How to Reshoot:

  • Train Customer Service Reps Well: One of the major issues in how customer challenges are handled during the course of a service call arises when the customers are receiving assistance from a representative who is not familiar with the ins and outs of the loyalty program. Many companies simply recycle CS resources across all areas of their business. The problem is, with today’s loyalty programs growing more sophisticated and multi-faceted, dedicated representatives who are specially trained on how to handle questions on the program need to be made available to customers in need.
  • Ensure Person-to-Person Customer Support: One of the key mistakes companies make in customer service is losing sight of the importance of human interaction, which remains a vital component of customer satisfaction  — even in the ‘digital age’. Many over-invest in digital technologies and channels and lose sight of the reality that nearly all customers—even digital ones—find in-person support ultimately more satisfying than online service experiences. 83% of U.S. consumers prefer dealing with human beings over digital channels to solve customer services issues.
  • Identify Members Across All Channels: Simple features can mean a lot for the customer experience — like ensuring that a single member ID can be used to identify the loyalty program member across all touchpoints. All channels should also make use of the data collected by the loyalty program to ensure that every touchpoint, as well as service agent, can call up the same, up-to-date data to resolve issues.

RECYCLING THE SAME OLD IDEAS

Many brands know how to get a consumer interested in a loyalty program by onboarding incentives; however, after that, their own interest can wane. It takes creativity, dedicated resources, and investments from IT and marketing to keep the program fresh with new features, content, and data so it can remain top of mind. A successful loyalty program stays tuned to customers’ ever-changing needs and re-evaluates offers frequently. Instead of approaching a loyalty program as a one-time set up, the overall mindset needs to change to realize that it requires constant updating, in order to refocus on a shifting opportunity landscape. Keeping customers in a virtuous loyalty loop is critical to spur both brand advocacy and sales.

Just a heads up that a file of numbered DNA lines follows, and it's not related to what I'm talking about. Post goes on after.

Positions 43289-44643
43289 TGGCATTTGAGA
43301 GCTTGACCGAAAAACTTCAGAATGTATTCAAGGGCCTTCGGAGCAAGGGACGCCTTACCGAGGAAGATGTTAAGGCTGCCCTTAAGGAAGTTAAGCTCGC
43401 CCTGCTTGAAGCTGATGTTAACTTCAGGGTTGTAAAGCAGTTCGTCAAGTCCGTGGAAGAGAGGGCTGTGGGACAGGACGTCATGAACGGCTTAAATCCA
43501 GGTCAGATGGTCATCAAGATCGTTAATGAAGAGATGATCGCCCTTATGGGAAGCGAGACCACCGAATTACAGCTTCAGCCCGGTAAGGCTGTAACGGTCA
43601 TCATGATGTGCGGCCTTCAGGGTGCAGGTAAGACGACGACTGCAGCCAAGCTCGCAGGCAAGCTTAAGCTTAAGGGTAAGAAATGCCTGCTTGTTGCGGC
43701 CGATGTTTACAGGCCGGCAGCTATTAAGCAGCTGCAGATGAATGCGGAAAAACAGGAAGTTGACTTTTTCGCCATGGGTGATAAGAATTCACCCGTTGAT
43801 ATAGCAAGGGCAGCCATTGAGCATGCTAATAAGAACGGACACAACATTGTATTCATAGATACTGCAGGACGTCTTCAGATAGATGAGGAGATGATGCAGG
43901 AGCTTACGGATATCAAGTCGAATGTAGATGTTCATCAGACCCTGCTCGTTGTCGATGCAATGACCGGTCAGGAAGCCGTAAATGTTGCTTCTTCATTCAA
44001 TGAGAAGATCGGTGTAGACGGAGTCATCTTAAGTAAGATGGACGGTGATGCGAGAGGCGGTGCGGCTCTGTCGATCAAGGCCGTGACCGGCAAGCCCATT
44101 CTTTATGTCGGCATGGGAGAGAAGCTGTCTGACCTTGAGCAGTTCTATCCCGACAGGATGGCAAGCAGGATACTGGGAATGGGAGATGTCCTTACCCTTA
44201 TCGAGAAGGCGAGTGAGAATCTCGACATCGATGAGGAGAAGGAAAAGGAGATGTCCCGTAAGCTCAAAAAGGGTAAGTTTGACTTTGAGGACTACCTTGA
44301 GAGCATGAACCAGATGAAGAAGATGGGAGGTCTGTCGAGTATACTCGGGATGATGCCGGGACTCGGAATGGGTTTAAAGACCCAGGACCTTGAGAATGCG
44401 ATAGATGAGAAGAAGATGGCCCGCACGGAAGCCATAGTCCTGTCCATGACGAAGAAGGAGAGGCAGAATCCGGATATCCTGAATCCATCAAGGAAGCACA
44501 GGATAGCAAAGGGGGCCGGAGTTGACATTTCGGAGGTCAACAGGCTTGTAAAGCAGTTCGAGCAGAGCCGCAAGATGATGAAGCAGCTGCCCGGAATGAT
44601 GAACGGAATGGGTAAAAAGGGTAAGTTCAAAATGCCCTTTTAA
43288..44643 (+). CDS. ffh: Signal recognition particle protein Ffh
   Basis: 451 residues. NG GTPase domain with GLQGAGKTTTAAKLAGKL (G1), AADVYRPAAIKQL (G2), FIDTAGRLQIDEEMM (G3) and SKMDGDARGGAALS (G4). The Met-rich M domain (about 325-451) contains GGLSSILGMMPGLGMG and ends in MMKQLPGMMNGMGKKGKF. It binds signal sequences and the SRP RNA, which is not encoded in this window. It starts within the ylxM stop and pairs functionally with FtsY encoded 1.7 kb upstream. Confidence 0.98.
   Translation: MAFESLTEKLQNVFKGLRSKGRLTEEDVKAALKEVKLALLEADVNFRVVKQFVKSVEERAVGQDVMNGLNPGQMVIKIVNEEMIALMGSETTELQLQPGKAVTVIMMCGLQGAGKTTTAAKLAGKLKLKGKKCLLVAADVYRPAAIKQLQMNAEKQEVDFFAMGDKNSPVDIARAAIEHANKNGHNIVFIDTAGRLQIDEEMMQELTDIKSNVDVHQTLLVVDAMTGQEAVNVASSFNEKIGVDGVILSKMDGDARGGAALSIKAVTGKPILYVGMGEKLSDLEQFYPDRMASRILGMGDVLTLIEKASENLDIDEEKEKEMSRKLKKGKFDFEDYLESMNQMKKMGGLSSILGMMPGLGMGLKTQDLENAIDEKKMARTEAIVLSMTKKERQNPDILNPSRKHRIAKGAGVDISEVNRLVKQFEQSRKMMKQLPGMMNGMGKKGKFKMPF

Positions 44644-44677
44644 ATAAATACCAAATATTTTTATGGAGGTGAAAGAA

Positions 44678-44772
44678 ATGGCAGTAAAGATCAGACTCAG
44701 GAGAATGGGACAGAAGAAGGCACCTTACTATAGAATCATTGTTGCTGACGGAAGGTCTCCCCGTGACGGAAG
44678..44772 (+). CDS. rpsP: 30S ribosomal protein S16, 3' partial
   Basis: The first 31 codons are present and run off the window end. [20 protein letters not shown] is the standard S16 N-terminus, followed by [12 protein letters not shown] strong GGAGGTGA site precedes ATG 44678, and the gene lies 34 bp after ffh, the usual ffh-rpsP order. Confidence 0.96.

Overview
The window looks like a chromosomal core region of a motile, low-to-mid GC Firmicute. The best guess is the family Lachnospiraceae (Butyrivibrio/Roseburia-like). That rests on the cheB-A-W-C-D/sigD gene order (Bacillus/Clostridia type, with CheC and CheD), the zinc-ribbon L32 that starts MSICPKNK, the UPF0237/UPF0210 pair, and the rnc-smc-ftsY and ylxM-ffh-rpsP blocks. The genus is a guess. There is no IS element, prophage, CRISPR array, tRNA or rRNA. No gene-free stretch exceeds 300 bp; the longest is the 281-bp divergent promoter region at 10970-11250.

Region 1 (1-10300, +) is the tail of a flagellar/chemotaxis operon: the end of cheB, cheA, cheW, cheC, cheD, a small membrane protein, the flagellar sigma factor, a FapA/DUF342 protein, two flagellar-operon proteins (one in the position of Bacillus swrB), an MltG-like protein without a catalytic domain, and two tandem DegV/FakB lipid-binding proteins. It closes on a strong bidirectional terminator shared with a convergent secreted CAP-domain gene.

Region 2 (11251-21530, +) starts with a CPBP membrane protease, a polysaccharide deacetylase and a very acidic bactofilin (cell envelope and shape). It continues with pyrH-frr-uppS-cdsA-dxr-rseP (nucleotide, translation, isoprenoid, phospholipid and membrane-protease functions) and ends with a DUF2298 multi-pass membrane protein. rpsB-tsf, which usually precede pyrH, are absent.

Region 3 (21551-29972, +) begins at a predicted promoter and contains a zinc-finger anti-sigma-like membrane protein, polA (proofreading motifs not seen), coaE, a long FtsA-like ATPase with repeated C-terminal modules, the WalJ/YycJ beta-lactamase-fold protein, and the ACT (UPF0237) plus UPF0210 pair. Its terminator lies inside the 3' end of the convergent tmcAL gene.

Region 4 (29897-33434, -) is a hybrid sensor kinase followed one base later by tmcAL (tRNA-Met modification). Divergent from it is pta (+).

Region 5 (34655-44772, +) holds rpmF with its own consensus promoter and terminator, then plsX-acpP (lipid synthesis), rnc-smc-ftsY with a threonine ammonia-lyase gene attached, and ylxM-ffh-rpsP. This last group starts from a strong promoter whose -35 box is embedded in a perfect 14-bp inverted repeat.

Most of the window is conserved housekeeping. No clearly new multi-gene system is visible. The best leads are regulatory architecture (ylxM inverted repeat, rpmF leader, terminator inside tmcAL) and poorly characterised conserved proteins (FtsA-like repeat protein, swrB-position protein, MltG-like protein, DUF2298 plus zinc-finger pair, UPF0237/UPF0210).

How to Reshoot:

  • Innovate Constantly: Innovation can be risky, whether because of cost or fear of alienating a current membership base, but companies that do take the innovation plunge can differentiate from competitors by keeping their customers constantly looking forward.
  • “Surprise and Delight” is a huge part of a good loyalty program, in which milestones are rewarded during customer journeys, not just at their peak. 59% of consumers ‘feel loyal’ to brands offering them small rewards – like gift cards and personalized discounts – because of their loyalty.
  • Eliminate Pain Points: Programs must go beyond an earn-and-burn scenario; the ones that keep customers loyal solve problems, ease customer pain points or answer unmet needs. The data generated by a loyalty program can help identify the pain points to eliminate and the passion points to amplify—and be a tool for eliminating friction in the customer experience.

It’s never too late to call for “take two”:

The bloopers we’ve discussed offer some reasons why only 46% of U.S. loyalty program memberships are active. But experience tells us that there are still options for brands to win back disappointed members. According to Accenture, 80% of customers who left a brand felt that they could have been enticed to stay.

Beyond the suggestions we’ve made above, brands would do well to have plans in place to win back members who have been put off by their mistakes. Ignoring a churned population is underusing valuable loyalty data and throwing money down the drain. Historical purchasing data can be used to personalize special offers to remind former loyalists of their support.

 

References

https://www.accenture.com/t20170216T035010__w__/us-en/_acnmedia/PDF-43/Accenture-Strategy-GCPR-Customer-Loyalty.pdf#zoom=50